Internet service goes out across Syria amid intense fighting near Damascus airport
BEIRUT — Internet service went down Thursday across Syria and international flights were canceled at the Damascus airport when a road near the facility was closed by heavy fighting in the country’s civil war.
Activists said President Bashar Assad’s regime pulled the plug on the Internet, perhaps in preparation for a major offensive. Cellphone service also went out in Damascus and parts of central Syria, they said. The government blamed rebel fighters for the outages.
With pressure building against the regime on several fronts and government forces on their heels in the battle for the northern commercial hub of Aleppo, rebels have recently begun pushing back into Damascus after largely being driven out of the capital following a July offensive. One Damascus resident reported seeing rebel forces near a suburb of the city previously deemed to be safe from fighting.
The Internet outage, confirmed by two U.S.-based companies that monitor online connectivity, is unprecedented in Syria’s 20-month-old uprising against Assad, which activists say has killed more than 40,000 people.
Regime forces suffered a string of tactical defeats in recent weeks, losing air bases and other strategic facilities. The government may be trying to blunt additional rebel offensives by hampering communications.
Sandy slows retail spending, factory output, home sales
WASHINGTON — Superstorm Sandy packed a bigger economic punch than most people had thought.
In its sweep through the Northeast, the storm halted sales at major retailers at the start of the crucial holiday shopping season, closed factories and slowed home sales in one of the most densely populated areas of the country.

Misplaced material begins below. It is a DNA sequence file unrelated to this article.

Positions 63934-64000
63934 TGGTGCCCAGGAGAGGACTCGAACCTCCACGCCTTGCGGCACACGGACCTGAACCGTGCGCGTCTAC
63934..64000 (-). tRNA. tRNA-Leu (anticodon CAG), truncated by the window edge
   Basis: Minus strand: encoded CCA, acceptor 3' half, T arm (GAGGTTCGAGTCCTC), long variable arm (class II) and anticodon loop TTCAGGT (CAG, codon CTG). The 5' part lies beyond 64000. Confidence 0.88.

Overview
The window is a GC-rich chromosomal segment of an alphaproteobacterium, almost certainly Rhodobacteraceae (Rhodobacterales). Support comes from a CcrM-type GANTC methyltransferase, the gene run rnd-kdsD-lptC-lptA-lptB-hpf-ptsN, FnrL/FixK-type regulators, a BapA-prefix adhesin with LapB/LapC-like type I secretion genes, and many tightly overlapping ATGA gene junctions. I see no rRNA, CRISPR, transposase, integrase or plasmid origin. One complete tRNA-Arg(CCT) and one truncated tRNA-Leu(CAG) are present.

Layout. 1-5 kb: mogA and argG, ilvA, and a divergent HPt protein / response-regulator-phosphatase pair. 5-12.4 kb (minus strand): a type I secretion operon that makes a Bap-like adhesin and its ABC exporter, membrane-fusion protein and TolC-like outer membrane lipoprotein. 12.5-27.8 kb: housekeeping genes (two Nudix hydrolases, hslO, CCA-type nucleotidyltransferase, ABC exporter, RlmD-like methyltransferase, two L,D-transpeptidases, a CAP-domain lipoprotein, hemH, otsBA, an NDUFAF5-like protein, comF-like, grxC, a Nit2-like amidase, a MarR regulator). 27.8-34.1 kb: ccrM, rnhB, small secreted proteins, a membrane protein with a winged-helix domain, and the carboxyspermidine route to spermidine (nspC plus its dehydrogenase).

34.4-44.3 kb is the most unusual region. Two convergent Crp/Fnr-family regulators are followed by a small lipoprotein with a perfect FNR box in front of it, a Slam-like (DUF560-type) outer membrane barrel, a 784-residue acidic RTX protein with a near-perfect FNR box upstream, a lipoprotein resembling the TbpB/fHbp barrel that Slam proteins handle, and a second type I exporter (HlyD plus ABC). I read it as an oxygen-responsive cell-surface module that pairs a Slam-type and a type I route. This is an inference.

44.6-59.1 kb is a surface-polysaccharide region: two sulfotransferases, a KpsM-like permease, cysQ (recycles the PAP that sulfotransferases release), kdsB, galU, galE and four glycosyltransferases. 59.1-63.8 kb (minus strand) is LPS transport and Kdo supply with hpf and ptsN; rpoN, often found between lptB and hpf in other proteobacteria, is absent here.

On Thursday, for example, Kohl’s, Target and Macy’s blamed the storm for weak sales in November. Macy’s and Nordstrom Inc. reported their first monthly sales drop since late 2009, when the U.S. economy was just emerging from the Great Recession.
And the government said this week that new-home sales plunged 32 percent in the Northeast last month and nearly 12 percent in the South. By contrast, sales surged nearly 63 percent in the Midwest and nearly 9 percent in the West.
Sandy is being blamed for about $62 billion in damage and other losses in the U.S., most of it in New York and New Jersey. It’s the second-costliest storm in U.S. history after Hurricane Katrina, which caused $128 billion in damage in inflation-adjusted dollars.
Missouri town abuzz with $588M Powerball jackpot to be shared with ticket holder in Arizona
DEARBORN, Mo. — Missouri Lottery officials on Thursday verified one of two tickets that matched all six numbers to split a record $588 million Powerball jackpot, but that ticket holder — and another in Arizona — remained a mystery, even as neighbors and co-workers lamented their losses and gossiped about who may have won.
The tickets were sold at a convenience store in suburban Phoenix and a gas station in Dearborn, Mo., just off Interstate 29.
Missouri lottery officials said they verified a ticket that was presented to them Thursday and set a news conference for 11 a.m. CST today at North Platte High School, near where the ticket was bought.
Lottery Chief Operations Officer Gary Gonder couldn’t provide any details, including whether the ticket was bought by someone from Missouri.
Speculation had many of Dearborn’s 500 residents buzzing about who had won.
By wire sources